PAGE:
When I was a teenager, I used to love reading the weekend papers and magazine supplements. In the Good Weekend, I loved Maggie Alderson's musings on style and Stephanie Dowrick's philosophy; in the Sunday Telegraph it was Melissa Hoyer and the illicit thrill of Ruth Ostrow (whose sex column was always good school bus fodder).
Back then, Hoyer wrote an advice column of sorts as part of her fashion page, responding to readers’ sartorial quandaries. Meeting her at an event on Wednesday night, it all came flooding back.
Me: “OMG, I loved you column! When I was 16, I was going to write in to asking for advice. I wanted to know how I could dress differently to stop attracting creepy old men and start attracting guys my own age instead.”
Melissa Hoyer: “Er, I don’t think I would have been able to help you with that one.”
Sixteen-year-old girls unfortunately being something of a magnet for creepy older men. And “creepy old men” constituting to me at 16 pretty much anyone who had graduated from high school.
As I’ve written on more public records before, my late high school “style” was ostensibly built on that of Cameron Diaz: short skirts and dresses, moderately high heels, cardigans and neck scarves.
If I’d been doing it 10 years later, they might have called me a victim of “raunch culture”, but as I wrote in the aforelinked article, I wasn’t doing it to be “sexy”. The only kind of sexual attention I was interested in at that point was the “safe”, innocuous, loving kind now captured best by Justin Bieber. What I wanted to be (among many other things, of course) was beautiful, with a sense of style on par with those featured in Who (or People) magazine’s annual best dressed list.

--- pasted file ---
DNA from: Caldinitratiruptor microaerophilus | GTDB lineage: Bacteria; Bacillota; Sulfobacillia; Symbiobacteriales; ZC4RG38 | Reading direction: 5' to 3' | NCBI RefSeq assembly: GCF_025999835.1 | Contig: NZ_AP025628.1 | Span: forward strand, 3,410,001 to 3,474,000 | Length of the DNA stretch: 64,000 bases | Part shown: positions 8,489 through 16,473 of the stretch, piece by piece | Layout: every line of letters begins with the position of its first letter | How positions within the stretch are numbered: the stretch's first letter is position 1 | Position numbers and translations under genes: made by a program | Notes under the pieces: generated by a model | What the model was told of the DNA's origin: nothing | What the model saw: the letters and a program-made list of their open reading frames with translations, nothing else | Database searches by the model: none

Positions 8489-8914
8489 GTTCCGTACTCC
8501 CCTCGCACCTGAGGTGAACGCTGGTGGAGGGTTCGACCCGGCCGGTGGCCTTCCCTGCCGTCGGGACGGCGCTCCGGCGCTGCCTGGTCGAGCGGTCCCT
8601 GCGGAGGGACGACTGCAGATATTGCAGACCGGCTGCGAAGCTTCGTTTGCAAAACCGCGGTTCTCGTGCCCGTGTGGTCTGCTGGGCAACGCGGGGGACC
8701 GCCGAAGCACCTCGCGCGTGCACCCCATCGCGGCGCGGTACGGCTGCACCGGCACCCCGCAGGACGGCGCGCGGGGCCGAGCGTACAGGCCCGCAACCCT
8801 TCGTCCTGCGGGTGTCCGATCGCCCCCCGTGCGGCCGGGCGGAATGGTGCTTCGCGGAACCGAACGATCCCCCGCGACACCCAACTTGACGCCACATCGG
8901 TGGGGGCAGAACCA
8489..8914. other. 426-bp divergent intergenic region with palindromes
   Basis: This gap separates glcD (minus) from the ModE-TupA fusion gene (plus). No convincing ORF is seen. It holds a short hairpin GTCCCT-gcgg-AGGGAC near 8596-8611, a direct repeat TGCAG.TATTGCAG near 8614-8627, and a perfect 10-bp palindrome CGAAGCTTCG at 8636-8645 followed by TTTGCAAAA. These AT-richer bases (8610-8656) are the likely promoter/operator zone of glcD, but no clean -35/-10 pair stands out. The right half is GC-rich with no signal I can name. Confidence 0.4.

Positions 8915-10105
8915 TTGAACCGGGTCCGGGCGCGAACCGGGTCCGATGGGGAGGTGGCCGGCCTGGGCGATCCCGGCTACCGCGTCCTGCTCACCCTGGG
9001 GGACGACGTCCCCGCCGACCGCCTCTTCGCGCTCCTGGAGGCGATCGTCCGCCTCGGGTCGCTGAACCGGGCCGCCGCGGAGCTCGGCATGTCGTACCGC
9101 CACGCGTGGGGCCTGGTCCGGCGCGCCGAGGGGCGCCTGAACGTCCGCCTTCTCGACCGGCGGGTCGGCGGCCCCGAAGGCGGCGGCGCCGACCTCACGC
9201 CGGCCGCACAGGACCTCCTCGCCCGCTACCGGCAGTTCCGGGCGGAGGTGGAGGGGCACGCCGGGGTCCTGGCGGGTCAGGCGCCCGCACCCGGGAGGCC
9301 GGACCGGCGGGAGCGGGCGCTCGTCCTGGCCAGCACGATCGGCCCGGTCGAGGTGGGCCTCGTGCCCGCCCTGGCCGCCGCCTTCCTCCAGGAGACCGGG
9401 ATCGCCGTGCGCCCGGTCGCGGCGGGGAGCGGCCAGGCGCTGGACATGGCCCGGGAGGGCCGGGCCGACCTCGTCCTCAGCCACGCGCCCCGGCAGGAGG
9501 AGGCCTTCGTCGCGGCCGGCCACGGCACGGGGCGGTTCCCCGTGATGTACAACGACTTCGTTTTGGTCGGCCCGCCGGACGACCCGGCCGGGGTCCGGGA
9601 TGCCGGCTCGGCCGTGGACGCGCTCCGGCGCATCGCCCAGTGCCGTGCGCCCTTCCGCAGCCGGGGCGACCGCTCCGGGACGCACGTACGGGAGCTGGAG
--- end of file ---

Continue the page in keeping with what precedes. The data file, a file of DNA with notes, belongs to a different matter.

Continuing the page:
At the time, I had come to the conclusion that the reason I was attracting more attention from men who were 18 or 20+, right through to 40 or so, than guys my own age (the ones I was actually interested in) was because I dressed in manner that was too “adult”. I wanted to write to Hoyer because I was searching for a way to reconcile my desire to dress in clothes that I felt an aesthetic affinity with, with my desire not be designated an “adult” - an identity I was far from ready to take on at 16 - or a piece of meat because of it.
It was a question that was about far more than fashion, though - and I suspect that’s the reason Hoyer told me she wouldn’t have been able to answer it (although I like to think she would have been touched had I ever sent it off). At its heart, it was a question from a girl/young woman trying to come to terms with and navigate her own objectification.